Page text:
The forms were authorized in the Federal Register on October 26th, 2020 and known in that document as Form 3509 and 3510.  At this time, these forms are NOT available on the SBA or Treasury website, but copies can be found here and here for non-profit borrowers.  It is anticipated at this time that these questionnaires will come directly from the lender and/or servicer and is required to be returned within 10 business days of receipt. 

The questionnaire can be broken down into 2 separate components – a business activity component and a liquidity assessment component.  Borrowers can mark to keep their answers confidential (all borrowers should consider this).  Each question has space to allow for explanations as necessary and use March 13, 2020 as the focus date (meaning all answers are for the period of March 13, 2020 onward) for business activity. 

For borrowers with loans (including affiliates) totaling less than $2,000,000 the release of this questionnaire has no immediate impact, and they will not be required to complete it at this time.  These borrowers are automatically considered to have made the certification in good-faith pursuant to SBA FAQ 46, which explicitly states “Any borrower that, together with its affiliates, received PPP loans with an original principal amount of less than $2 million will be deemed to have made the required certification concerning the necessity of the loan in good faith.”  This questionnaire feels very “Monday Morning Quarterback” by the SBA.  Many of the responses require information that could only have been obtained after the certification was made to obtain the loan.  Further, some of the questions asked were never brought up as issues during the application process, such as employee compensation size, owner distributions and nonprofit noncash assets.  At this point, this is only a questionnaire and there is nothing yet definitive about it, but it implies some points that may become an issue on SBA reviews of loans.  Like everything else in the program, it comes way after the fact, as many borrowers have now completed their 24-week covered period and/or have spent their PPP funds.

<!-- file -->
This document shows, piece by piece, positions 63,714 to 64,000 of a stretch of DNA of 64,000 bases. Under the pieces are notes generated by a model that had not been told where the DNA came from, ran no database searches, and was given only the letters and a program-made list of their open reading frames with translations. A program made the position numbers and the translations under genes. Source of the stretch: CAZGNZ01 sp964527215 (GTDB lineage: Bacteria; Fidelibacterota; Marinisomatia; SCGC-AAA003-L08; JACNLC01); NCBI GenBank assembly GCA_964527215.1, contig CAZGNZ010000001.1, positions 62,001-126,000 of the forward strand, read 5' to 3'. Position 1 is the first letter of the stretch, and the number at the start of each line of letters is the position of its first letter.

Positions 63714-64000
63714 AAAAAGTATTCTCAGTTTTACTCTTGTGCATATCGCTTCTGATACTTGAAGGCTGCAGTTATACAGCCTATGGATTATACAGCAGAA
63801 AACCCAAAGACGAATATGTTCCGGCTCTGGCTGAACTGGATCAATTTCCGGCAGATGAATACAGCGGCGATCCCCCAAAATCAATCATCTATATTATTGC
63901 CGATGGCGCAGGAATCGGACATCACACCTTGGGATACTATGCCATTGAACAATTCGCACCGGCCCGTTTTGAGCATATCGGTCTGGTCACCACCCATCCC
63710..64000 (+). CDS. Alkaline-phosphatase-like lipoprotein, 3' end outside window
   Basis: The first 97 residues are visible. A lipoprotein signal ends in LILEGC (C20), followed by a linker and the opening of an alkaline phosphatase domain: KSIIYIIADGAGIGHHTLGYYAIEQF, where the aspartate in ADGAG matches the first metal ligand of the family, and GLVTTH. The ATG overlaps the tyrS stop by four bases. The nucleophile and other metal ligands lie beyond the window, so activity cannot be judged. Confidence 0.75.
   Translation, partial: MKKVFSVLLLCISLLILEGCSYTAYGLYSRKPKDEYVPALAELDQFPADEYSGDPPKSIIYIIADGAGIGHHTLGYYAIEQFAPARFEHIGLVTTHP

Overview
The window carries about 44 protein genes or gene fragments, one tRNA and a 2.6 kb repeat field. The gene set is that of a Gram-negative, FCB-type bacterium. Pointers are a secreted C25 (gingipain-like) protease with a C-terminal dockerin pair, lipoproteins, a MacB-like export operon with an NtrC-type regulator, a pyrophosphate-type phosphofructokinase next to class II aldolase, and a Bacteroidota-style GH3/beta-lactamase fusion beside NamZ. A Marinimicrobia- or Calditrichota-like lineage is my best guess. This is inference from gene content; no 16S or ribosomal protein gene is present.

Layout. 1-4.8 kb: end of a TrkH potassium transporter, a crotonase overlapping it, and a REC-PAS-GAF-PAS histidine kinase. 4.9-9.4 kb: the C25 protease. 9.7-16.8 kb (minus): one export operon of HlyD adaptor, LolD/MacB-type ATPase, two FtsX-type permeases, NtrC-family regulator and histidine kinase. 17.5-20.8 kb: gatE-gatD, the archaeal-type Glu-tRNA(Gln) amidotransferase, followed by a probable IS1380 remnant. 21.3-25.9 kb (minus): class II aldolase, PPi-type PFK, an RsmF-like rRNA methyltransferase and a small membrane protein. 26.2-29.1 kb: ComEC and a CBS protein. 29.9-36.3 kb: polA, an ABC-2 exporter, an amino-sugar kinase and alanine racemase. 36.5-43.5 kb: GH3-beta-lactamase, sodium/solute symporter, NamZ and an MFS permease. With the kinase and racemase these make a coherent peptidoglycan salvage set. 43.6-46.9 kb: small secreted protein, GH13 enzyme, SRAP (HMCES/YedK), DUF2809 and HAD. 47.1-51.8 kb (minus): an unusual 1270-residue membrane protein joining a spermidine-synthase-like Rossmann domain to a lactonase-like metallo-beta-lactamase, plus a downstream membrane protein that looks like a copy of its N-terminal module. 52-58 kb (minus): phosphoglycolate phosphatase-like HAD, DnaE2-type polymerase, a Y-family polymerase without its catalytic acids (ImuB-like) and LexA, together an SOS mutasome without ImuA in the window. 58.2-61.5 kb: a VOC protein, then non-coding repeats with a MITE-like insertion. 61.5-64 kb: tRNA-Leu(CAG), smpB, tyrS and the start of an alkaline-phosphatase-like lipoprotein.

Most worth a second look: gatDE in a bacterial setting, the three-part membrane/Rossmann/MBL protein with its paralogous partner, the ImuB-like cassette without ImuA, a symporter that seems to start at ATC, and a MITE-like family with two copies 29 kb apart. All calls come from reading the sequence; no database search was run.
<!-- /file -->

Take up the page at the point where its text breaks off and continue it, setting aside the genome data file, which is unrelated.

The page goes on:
Edward McWilliams, CPA


Ed is a Partner in the firm’s tax and business advisory practice focusing on providing services to middle market private companies across different industries as well as to early stage startups. Ed has over a decade of experience providing tax and business consulting services to these companies of different sizes and across different industries, bringing a broad and diverse knowledge base and strategic solutions to the many complex issues that businesses face.